Hollinger: C's problems start with D
We were warned that this would not be a great season to have an old roster, and early returns have reinforced that trend. Veteran clubs in Boston, L.A., Dallas and Phoenix have struggled mightily, going a combined 1-9 and looking worse than their record; among the older crowd, only San Antonio has shown its usual mojo.
We're only four days into the season, so the usual caveats apply, but watching Boston's game in New Orleans on Wednesday night had me wondering about Boston in particular. It wasn't just that the Celtics lost by 18 points to a team expected to finish near the bottom of the Western Conference; it was that they didn't particularly look like the Celtics along the way.
For half a decade, this team has built itself around a defensive identity. They clog the lane, force extra passes, deny second shots and make opponents beat them with deep shooting. Or rather, they used to do all that stuff. Because Wednesday night's 97-79 loss to New Orleans was part of a larger, disturbing trend through three games.
To review, the Hornets are not a good offensive team, and they were missing their best scorer. In their previous game they scored 85 points in 90 trips against a Phoenix team that nobody has confused with the Jordan Bulls.
Yet against the Celtics the Hornets rolled to 97 points in the same 90 trips; a guy named Squeaky even got on the board. More troubling than the result was how it was accomplished. It would be one thing if the Hornets had shot unsustainably well on 3s, or made a bunch of crazy shots, or got some other fluky breaks.
None of those things happened. New Orleans was 4-for-12 from the arc and 13-for-31 on 2-point jumpers beyond 10 feet; if anything, they could have done a bit better from the perimeter. This didn't matter, alas, because the Hornets got so many easy looks close to the rim. New Orleans didn't need to swing the ball or design elaborate plays or do anything else out of the ordinary; trip after trip, they found easy shots with their first option. Boston's once-ironclad defense was utterly befuddled by the pick-and-roll combination of Jarrett Jack and Carl Landry.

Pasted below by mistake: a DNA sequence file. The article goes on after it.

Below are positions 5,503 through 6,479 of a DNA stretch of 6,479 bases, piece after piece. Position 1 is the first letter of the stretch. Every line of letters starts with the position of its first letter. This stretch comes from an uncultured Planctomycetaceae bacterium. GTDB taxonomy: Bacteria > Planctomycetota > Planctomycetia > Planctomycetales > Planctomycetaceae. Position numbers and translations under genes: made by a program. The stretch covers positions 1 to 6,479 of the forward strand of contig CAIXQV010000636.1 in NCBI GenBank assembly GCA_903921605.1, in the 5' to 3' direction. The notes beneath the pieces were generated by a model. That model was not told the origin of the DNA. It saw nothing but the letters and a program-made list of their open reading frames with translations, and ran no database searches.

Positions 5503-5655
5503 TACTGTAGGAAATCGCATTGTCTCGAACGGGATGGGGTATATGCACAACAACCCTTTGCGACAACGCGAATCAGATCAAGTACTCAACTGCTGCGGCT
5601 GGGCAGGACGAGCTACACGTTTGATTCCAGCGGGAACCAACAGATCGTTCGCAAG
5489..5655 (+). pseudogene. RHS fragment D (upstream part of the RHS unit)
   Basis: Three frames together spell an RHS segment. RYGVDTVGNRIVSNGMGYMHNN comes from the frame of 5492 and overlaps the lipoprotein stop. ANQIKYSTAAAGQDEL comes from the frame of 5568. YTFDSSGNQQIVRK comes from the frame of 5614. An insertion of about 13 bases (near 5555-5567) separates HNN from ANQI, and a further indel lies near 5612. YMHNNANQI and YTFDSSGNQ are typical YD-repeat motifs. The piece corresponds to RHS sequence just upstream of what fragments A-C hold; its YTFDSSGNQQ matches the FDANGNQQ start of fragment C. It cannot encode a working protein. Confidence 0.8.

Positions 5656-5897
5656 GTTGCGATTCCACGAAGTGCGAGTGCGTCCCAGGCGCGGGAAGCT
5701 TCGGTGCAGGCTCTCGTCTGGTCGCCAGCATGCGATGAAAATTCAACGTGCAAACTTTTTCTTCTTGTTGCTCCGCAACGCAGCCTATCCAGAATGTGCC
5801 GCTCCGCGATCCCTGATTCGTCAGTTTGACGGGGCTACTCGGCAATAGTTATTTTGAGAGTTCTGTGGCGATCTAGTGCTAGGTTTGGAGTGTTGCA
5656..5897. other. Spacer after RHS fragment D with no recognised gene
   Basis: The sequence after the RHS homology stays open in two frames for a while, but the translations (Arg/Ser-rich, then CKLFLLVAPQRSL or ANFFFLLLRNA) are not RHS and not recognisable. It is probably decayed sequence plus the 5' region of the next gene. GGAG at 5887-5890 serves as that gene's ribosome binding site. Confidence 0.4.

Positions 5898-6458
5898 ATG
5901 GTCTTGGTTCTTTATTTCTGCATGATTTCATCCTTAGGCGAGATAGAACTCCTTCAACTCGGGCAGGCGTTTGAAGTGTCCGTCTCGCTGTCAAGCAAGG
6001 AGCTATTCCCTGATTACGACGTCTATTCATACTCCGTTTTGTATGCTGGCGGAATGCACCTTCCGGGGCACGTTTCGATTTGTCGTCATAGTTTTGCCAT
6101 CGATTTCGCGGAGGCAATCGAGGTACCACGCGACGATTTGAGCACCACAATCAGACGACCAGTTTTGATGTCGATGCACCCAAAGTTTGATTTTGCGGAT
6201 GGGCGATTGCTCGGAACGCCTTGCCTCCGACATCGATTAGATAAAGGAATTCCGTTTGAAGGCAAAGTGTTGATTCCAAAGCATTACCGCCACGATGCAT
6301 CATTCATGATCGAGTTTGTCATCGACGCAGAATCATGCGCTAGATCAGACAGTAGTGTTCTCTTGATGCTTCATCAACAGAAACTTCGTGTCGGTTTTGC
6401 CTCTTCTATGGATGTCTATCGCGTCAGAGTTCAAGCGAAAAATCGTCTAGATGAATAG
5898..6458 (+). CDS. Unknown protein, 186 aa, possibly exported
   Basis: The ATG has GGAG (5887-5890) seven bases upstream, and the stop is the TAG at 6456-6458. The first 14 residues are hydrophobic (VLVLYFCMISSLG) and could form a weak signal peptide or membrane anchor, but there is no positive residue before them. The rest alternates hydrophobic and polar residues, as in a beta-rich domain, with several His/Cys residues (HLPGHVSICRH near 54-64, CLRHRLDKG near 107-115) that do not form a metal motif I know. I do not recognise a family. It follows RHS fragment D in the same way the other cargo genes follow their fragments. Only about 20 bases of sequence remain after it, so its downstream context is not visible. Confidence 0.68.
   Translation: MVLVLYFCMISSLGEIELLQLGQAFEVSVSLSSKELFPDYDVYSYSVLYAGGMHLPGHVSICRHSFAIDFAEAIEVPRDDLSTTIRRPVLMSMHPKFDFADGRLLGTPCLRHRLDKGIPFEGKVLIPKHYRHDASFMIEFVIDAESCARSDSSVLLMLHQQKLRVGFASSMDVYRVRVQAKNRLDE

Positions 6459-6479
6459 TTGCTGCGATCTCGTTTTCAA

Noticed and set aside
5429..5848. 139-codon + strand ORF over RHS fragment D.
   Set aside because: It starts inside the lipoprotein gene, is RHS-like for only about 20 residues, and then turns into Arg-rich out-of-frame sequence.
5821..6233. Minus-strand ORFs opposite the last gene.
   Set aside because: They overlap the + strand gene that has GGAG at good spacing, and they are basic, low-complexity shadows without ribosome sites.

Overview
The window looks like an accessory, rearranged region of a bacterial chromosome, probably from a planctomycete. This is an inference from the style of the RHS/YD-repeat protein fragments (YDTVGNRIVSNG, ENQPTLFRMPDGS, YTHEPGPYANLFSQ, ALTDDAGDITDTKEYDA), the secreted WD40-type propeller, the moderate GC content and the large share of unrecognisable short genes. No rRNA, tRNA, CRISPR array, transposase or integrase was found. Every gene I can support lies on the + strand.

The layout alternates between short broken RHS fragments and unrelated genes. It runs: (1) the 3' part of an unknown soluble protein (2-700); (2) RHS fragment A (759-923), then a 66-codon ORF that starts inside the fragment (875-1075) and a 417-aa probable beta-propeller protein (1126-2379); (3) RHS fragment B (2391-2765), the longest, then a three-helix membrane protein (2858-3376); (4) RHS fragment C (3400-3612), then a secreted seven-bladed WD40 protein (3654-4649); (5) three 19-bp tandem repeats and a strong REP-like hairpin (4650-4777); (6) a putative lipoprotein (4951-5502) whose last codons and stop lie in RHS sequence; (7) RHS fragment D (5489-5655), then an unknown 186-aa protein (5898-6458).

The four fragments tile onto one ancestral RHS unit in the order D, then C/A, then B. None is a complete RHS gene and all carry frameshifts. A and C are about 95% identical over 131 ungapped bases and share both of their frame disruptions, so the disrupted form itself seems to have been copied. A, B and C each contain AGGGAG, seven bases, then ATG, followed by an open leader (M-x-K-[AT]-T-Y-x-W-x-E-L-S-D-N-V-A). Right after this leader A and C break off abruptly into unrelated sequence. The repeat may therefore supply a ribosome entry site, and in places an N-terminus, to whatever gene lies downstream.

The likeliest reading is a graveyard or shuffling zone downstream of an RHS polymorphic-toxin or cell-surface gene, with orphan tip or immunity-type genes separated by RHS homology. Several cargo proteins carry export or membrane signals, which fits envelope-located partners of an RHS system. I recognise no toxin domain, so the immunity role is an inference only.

Hop HERE to read the full story. A little more from Hollinger after the jump:
We might be able to dismiss this as just one bad night were it not for the two bad nights that preceded it. I'd had the same reaction seeing this team against the Knicks on Christmas Day, but wondered if the distractions of hors d'oeuvres, cookies and adorable nieces had clouded my thinking. Apparently not. Boston gave up 34 points in the first quarter and 106 for the game to a Knicks team that is probably pretty good but somewhere south of invincible.
And sorry, Boston; it's not the refs, either. Just stop it.
Through three games, the Celtics are 27th in Defensive Efficiency, and when you dig deeper it's an ugly 27th. Boston's opponents are shooting 49.6 percent from the floor; only Houston is worse, and the Rockets have only played one game.
They can't defend without fouling, either, as too many opponents are getting the ball at or near the rim and forcing desperate measures from the Boston defense. Celtics' opponents average .494 free throw attempts per field goal attempt through three games; only Dallas and Milwaukee have been worse. Boston fans aren't used to seeing all these whistles, but the simple reason is that opponents are getting the ball in much better positions than before.
Even the Celtics' good stats are bad. Boston opponents have only tried 14 3-pointers per game, the league's fifth-lowest rate. Why bother when it's so easy to get layups and free throws?
For those looking for any bit of optimism, Hollinger notes that Paul Pierce's return will aid the team. But he closes by noting: "Nonetheless, the Celtics' hopes of contending for anything important this season were pinned on their having an elite-caliber defense. Thus far, they couldn't possibly be any further from that standard, and as a result the Atlantic Division race looks wide-open."
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